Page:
By Leslie Bregman, Daily Nexus, January 31, 1977
UCSB’s winter quarter enrollment is 95 students short of the 14,145 projected by the Office of Planning Analysis and Budget, according to figures released last week by the Chancellor’s office.
Combined with the fall quarter enrollment of 14,691 and the projected 13,445 spring quarter enrollment figure, the 1976-1977 three quarter average enrollment will be “very close to the projected 14,094,” states Chancellor Vernon Cheadle’s UCSB Bulletin.
The administration feels its “attempts to limit annual enrollment over the 1975-1976 average have been successful.”
“A comparison between winter quarter of 1976 and the current enrollment indicates a decline of 128 students this year,” adds Betsy Watson, Public Information Representative.
Enrollment was limited by imposing early cut-off dates for admission applications. The deadline for winter quarter applications was September 27, 1976 and November 15, 1976 for the spring.
IVCC member Dave Stafford calls this method of enrollment limitation “a token step, but a step in the right direction.” He added, “I still don’t feel there is enough community input on enrollment levels, but I’m glad that there is enough community pressure to make enrollment a public issue.”
Applications for next fall are coming in 15 percent ahead of last year at this date. “People may have gotten in tune with the early cut off dates,” said Watson, “therefore, the cut-off date for next fall may be set in early March for freshmen, and mid-March for advanced standing students.”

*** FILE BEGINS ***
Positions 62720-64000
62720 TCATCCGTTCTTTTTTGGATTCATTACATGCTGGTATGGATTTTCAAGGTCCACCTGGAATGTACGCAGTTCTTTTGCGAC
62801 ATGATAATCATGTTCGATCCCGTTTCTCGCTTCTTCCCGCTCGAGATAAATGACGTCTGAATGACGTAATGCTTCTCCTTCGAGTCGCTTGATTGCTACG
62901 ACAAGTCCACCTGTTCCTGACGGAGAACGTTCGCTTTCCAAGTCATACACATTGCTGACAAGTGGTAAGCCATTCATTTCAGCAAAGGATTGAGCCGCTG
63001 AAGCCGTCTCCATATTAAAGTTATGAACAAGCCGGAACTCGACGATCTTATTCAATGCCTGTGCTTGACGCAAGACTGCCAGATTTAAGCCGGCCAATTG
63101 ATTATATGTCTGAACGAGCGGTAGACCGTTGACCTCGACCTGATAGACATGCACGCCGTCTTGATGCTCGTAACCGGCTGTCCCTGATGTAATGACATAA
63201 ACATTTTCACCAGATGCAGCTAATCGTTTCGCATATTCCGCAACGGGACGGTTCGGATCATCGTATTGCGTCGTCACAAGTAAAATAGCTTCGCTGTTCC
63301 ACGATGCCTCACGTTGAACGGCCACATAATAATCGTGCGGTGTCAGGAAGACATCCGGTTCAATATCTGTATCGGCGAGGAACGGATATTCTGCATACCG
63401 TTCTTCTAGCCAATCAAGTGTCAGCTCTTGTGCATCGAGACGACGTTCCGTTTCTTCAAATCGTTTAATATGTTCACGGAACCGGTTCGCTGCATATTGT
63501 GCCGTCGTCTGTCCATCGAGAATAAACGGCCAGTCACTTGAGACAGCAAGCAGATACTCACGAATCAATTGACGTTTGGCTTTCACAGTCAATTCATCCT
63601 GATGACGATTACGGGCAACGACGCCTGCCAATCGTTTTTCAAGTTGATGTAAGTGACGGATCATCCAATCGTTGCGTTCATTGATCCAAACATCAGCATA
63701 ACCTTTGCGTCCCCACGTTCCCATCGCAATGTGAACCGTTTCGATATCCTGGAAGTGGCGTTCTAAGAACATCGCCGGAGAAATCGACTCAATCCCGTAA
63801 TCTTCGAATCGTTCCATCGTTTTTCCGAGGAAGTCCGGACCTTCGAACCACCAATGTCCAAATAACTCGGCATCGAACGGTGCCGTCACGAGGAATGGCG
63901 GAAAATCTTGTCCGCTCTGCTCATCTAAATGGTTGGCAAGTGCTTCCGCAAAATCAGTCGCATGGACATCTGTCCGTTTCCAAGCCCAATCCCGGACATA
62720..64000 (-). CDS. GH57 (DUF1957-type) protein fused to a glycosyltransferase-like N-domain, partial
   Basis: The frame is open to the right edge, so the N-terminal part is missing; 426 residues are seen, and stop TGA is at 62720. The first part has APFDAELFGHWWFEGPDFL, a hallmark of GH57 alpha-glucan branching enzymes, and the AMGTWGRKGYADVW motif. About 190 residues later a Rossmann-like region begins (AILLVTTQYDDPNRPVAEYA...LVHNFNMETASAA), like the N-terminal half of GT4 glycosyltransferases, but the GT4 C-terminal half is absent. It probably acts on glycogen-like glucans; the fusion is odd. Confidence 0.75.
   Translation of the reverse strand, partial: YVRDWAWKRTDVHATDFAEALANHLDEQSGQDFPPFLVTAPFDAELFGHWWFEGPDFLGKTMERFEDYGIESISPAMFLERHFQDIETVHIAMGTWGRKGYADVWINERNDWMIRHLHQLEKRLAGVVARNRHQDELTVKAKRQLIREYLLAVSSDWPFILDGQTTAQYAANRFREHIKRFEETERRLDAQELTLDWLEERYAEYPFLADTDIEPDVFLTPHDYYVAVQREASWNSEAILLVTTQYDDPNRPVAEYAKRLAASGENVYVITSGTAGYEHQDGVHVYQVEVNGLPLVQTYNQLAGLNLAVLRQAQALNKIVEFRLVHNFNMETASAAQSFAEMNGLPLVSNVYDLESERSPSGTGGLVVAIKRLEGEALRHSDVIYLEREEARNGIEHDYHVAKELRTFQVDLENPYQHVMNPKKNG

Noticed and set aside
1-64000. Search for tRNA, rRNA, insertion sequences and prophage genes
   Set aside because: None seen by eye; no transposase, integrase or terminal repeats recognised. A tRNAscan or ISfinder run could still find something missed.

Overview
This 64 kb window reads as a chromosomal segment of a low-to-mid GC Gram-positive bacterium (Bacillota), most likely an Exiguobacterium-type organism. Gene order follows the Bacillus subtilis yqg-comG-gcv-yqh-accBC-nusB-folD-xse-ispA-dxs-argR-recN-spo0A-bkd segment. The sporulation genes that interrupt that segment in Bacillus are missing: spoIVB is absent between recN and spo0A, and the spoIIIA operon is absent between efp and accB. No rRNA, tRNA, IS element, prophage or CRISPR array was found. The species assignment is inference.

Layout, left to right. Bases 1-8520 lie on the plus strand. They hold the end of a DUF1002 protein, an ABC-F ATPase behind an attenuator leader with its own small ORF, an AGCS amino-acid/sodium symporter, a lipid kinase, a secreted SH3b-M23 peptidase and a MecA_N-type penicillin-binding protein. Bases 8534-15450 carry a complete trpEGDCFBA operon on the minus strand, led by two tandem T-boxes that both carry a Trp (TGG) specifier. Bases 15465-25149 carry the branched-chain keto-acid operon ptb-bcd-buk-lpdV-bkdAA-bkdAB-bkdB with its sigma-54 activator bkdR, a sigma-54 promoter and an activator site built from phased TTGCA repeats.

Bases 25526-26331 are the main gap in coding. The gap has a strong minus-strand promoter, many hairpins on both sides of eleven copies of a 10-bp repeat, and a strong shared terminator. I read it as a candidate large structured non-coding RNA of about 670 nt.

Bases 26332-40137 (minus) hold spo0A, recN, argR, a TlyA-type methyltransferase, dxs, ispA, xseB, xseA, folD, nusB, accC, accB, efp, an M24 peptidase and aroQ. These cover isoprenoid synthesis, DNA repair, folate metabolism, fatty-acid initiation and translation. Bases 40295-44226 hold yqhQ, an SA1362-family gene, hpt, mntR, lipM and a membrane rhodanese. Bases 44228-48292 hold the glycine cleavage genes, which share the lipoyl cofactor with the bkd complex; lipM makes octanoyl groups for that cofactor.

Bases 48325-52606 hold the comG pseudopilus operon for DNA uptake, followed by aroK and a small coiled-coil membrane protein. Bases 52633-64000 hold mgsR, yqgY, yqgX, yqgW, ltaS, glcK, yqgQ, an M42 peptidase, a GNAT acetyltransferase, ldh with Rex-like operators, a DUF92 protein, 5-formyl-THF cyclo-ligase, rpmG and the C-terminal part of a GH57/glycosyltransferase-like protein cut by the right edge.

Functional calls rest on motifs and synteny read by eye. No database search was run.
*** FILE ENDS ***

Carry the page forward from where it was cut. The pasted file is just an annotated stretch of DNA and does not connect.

Administrative Analyst Rick Woelk commented that “UCSB will not let the enrollment level increase past a maximum three quarter average headcount of 14,300, as included in the University’s Long Range Development Plan.” Even this number will not be reached, however, unless the current UCSB Housing Study determines that adequate housing is available for students.
A big problem in making enrollment projections is redirection, according to Woelk. “The UC System has an obligation to the state to accept all eligible students, and if enrollment is closed at one campus, the student is redirected to another,” explained Woelk.
Redirections occur about the same time every year. UCSB has already gotten some applications from Davis and Berkeley. UCLA has announced that it will be redirecting approximately 1,850 students this year. If these students want to transfer after one quarter, they have first priority over other incoming students in the UC System, and, according to Woelk, “create a negative attitude towards our campus.”
He added, “The student doesn’t really want to be at UCSB, so he applies for an inter-campus transfer the next quarter and this makes enrollment projections more difficult.”